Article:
An unmapped reservoir of briny liquid chemically similar to sea water, but hidden under an inland Antarctic glacier, appears to support microbial life in a cold, dark, oxygen-poor environment a most unexpected setting to be teeming with life.
The McMurdo Dry Valleys of Antarctica are devoid of animals and complex plants and scientists consider them to be one of the Earth's most extreme deserts. The Valleys receive, on average, only 10 cm (3.93 inches) of snow each year. Despite the lack of precipitation, during the Antarctic summer, temperatures rise just enough for glaciers protruding into the valleys to begin melting. The meltwater forms streams that enter lakes covered by ice that is two-to-three-stories thick.
Even less forgiving are the conditions found below the Taylor Glacier, an outlet glacier of the East Antarctic Ice Sheet in the otherwise ice-free Dry Valleys. The lack of light beneath the glacier makes the process of photosynthesis improbable, causing researchers to wonder how organisms found below the glacier could survive.
The research, which appears in the April 17 issue of Science, suggests that over the past 1.5 million years the microbes adapted to manipulate sulfur and iron compounds to survive. In place of photosynthesis, the microbes converted Fe(III) to Fe(II) to create food and energy.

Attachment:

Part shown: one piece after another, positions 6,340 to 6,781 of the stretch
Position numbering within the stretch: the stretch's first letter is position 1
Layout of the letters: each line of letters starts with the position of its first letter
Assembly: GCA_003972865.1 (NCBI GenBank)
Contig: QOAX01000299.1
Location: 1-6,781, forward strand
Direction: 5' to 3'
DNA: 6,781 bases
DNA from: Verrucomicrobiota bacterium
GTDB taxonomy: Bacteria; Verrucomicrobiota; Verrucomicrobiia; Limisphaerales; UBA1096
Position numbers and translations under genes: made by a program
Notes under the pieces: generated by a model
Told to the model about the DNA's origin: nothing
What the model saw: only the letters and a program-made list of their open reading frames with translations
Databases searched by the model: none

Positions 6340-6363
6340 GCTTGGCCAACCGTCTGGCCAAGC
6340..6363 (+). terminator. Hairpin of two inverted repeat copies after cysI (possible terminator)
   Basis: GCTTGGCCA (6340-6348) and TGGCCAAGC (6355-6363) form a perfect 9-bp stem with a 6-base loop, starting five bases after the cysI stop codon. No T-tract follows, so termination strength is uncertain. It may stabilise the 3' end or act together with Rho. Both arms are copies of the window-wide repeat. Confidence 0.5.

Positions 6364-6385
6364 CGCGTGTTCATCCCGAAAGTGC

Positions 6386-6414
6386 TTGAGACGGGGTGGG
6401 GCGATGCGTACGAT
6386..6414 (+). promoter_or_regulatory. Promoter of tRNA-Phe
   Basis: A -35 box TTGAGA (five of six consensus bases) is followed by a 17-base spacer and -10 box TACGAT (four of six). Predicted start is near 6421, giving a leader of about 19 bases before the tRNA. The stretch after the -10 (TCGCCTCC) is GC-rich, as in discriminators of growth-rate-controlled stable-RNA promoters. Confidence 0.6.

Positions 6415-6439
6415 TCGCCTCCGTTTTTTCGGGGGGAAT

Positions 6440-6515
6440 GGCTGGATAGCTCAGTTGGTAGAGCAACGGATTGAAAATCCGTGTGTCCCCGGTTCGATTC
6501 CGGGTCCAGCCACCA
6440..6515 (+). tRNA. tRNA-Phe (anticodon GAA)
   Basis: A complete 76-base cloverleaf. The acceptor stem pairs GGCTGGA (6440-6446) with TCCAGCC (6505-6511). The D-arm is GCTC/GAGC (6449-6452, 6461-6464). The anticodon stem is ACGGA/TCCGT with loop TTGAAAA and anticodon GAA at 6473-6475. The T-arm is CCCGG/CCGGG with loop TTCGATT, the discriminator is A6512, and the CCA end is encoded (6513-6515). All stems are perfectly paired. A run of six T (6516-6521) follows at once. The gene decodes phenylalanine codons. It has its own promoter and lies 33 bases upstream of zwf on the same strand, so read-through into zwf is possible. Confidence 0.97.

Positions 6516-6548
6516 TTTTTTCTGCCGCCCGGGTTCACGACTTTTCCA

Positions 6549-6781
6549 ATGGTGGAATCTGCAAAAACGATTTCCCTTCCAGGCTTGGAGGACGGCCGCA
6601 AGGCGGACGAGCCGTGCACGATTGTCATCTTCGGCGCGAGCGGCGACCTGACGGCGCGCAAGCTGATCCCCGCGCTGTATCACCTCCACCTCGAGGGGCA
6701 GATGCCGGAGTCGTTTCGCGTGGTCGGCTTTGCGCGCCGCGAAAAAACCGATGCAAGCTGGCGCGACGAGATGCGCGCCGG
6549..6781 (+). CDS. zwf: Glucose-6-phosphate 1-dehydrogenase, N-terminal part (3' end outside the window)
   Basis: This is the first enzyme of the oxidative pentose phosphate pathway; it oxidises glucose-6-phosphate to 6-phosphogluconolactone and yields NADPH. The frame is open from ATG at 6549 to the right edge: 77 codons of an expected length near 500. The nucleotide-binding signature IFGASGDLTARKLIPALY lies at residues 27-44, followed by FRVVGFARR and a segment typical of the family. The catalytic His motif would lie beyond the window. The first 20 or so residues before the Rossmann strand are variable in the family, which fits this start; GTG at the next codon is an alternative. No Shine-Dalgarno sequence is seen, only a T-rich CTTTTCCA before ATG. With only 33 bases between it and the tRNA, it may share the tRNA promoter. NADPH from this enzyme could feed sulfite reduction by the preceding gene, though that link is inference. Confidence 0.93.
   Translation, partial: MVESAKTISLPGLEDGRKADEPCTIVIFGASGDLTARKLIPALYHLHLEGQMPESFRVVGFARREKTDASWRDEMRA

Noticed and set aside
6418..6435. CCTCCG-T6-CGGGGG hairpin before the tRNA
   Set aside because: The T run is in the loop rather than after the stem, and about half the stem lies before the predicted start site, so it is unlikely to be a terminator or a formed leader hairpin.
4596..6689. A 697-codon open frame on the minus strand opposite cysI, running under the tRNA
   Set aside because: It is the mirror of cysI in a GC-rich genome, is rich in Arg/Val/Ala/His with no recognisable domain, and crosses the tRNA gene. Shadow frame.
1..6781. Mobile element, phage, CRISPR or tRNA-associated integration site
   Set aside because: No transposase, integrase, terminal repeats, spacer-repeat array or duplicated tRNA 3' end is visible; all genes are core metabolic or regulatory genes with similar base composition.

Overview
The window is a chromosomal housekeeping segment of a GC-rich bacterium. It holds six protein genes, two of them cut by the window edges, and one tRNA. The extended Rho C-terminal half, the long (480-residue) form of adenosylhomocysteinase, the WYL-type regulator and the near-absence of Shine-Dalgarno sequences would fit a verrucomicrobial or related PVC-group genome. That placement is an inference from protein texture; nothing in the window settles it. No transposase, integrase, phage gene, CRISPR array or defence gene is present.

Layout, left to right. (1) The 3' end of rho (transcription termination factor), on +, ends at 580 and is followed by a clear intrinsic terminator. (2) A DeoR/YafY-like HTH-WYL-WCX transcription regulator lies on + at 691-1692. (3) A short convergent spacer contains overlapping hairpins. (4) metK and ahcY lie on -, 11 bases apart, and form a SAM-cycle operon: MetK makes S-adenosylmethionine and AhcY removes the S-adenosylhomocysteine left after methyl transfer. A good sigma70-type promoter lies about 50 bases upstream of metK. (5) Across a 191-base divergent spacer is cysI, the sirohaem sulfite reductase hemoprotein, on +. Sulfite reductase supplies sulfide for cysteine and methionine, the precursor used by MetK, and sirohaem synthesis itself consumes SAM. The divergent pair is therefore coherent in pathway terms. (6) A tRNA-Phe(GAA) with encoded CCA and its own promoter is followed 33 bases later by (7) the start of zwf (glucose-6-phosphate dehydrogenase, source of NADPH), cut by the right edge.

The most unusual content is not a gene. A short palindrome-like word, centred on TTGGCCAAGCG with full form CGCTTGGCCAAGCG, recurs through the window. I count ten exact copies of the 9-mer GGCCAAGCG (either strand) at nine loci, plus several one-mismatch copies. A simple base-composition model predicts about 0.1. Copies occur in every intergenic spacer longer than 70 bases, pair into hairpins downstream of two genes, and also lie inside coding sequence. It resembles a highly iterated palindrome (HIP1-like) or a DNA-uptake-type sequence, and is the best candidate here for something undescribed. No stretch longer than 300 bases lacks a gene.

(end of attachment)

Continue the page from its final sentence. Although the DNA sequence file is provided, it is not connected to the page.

The study was led by Jill Mikucki, a National Science Foundation-funded researcher at Dartmouth College. Mikucki and a team of researchers based their analysis on samples taken at the ominously, but aptly named Blood Falls, a water-fall-like feature at the edge of the glacier that flows irregularly, but often has a strikingly bright red appearance in stark contrast to the icy background.
The key piece of data supporting the hypothesis that the microbes were in fact surviving by turning Fe(III) to Fe(II) came from samples analyzed by Ariel Anbar, one of the authors of the study and an associate professor at
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Arizona State University